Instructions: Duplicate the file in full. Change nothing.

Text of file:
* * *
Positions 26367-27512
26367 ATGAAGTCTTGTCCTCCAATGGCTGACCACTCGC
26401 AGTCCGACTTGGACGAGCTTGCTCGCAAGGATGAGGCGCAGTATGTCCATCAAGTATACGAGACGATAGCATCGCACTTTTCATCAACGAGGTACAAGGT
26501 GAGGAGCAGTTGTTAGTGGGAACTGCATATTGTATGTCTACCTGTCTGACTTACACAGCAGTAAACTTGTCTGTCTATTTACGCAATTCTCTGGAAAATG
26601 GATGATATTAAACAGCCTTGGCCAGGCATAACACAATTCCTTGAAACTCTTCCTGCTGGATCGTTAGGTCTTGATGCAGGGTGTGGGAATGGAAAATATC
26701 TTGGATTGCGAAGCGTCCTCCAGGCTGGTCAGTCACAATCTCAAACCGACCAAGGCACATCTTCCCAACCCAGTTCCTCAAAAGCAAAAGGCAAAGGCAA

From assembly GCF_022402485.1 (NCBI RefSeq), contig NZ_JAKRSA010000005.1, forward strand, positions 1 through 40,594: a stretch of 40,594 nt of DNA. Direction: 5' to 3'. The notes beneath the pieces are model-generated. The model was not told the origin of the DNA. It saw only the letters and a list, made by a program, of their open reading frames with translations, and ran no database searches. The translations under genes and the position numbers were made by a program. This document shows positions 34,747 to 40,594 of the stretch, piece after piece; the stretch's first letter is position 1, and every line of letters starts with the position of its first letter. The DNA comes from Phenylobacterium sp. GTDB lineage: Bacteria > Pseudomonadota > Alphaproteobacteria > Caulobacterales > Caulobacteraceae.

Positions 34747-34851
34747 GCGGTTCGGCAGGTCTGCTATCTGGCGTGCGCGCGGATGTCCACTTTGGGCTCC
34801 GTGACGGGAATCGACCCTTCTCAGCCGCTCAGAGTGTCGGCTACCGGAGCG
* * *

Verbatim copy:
Positions 26367-27512
26367 ATGAAGTCTTGTCCTCCAATGGCTGACCACTCGC
26401 AGTCCGACTTGGACGAGCTTGCTCGCAAGGATGAGGCGCAGTATGTCCATCAAGTATACGAGACGATAGCATCGCACTTTTCATCAACGAGGTACAAGGT
26501 GAGGAGCAGTTGTTAGTGGGAACTGCATATTGTATGTCTACCTGTCTGACTTACACAGCAGTAAACTTGTCTGTCTATTTACGCAATTCTCTGGAAAATG
26601 GATGATATTAAACAGCCTTGGCCAGGCATAACACAATTCCTTGAAACTCTTCCTGCTGGATCGTTAGGTCTTGATGCAGGGTGTGGGAATGGAAAATATC
26701 TTGGATTGCGAAGCGTCCTCCAGGCTGGTCAGTCACAATCTCAAACCGACCAAGGCACATCTTCCCAACCCAGTTCCTCAAAAGCAAAAGGCAAAGGCAA

From assembly GCF_022402485.1 (NCBI RefSeq), contig NZ_JAKRSA010000005.1, forward strand, positions 1 through 40,594: a stretch of 40,594 nt of DNA. Direction: 5' to 3'. The notes beneath the pieces are model-generated. The model was not told the origin of the DNA. It saw only the letters and a list, made by a program, of their open reading frames with translations, and ran no database searches. The translations under genes and the position numbers were made by a program. This document shows positions 34,747 to 40,594 of the stretch, piece after piece; the stretch's first letter is position 1, and every line of letters starts with the position of its first letter. The DNA comes from Phenylobacterium sp. GTDB lineage: Bacteria > Pseudomonadota > Alphaproteobacteria > Caulobacterales > Caulobacteraceae.

Positions 34747-34851
34747 GCGGTTCGGCAGGTCTGCTATCTGGCGTGCGCGCGGATGTCCACTTTGGGCTCC
34801 GTGACGGGAATCGACCCTTCTCAGCCGCTCAGAGTGTCGGCTACCGGAGCG